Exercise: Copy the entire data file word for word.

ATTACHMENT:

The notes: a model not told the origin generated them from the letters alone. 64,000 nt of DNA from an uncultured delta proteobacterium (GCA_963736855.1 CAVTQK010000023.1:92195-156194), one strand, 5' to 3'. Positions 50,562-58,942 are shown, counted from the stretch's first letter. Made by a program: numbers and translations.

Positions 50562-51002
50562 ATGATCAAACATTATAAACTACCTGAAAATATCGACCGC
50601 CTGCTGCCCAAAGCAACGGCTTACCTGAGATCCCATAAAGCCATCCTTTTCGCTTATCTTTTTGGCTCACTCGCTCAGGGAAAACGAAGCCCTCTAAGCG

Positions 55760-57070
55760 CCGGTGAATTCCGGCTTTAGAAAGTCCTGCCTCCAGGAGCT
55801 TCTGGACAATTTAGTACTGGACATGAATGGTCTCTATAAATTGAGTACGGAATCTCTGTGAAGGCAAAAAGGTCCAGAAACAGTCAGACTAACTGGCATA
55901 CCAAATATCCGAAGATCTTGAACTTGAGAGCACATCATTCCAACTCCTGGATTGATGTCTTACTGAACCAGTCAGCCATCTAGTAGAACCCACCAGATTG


The notes: a model not told the origin generated them from the letters alone. 64,000 nt of DNA from an uncultured delta proteobacterium (GCA_963736855.1 CAVTQK010000023.1:92195-156194), one strand, 5' to 3'. Positions 50,562-58,942 are shown, counted from the stretch's first letter. Made by a program: numbers and translations.

Positions 50562-51002
50562 ATGATCAAACATTATAAACTACCTGAAAATATCGACCGC
50601 CTGCTGCCCAAAGCAACGGCTTACCTGAGATCCCATAAAGCCATCCTTTTCGCTTATCTTTTTGGCTCACTCGCTCAGGGAAAACGAAGCCCTCTAAGCG

Positions 55760-57070
55760 CCGGTGAATTCCGGCTTTAGAAAGTCCTGCCTCCAGGAGCT
55801 TCTGGACAATTTAGTACTGGACATGAATGGTCTCTATAAATTGAGTACGGAATCTCTGTGAAGGCAAAAAGGTCCAGAAACAGTCAGACTAACTGGCATA
55901 CCAAATATCCGAAGATCTTGAACTTGAGAGCACATCATTCCAACTCCTGGATTGATGTCTTACTGAACCAGTCAGCCATCTAGTAGAACCCACCAGATTG